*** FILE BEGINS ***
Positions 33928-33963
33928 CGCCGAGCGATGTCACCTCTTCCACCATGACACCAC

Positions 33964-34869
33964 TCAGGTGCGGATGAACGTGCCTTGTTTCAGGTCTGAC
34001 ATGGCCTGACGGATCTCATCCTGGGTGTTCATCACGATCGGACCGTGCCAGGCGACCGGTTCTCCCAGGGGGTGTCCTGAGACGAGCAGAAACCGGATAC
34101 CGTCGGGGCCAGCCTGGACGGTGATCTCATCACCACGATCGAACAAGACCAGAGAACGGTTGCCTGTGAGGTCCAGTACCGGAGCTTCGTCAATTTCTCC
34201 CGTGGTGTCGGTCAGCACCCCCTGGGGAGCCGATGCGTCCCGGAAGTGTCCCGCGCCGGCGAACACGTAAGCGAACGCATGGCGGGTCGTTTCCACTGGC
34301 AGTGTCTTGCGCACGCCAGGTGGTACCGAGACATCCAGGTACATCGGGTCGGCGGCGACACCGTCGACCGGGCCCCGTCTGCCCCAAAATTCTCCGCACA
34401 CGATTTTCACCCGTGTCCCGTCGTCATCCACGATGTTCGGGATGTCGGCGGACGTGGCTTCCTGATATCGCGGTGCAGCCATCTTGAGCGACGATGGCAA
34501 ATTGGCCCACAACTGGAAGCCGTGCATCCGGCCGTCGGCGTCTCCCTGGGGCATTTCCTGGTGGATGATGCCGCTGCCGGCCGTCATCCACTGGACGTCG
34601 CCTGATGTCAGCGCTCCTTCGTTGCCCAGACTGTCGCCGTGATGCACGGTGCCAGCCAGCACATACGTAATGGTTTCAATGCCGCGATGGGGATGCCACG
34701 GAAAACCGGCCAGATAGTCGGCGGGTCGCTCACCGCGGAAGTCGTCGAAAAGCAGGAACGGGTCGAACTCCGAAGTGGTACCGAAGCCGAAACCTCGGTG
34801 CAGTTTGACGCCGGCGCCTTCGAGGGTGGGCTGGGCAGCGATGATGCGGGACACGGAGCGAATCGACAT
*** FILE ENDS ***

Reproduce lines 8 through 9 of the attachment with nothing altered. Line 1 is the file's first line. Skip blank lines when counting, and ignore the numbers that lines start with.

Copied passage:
34301 AGTGTCTTGCGCACGCCAGGTGGTACCGAGACATCCAGGTACATCGGGTCGGCGGCGACACCGTCGACCGGGCCCCGTCTGCCCCAAAATTCTCCGCACA
34401 CGATTTTCACCCGTGTCCCGTCGTCATCCACGATGTTCGGGATGTCGGCGGACGTGGCTTCCTGATATCGCGGTGCAGCCATCTTGAGCGACGATGGCAA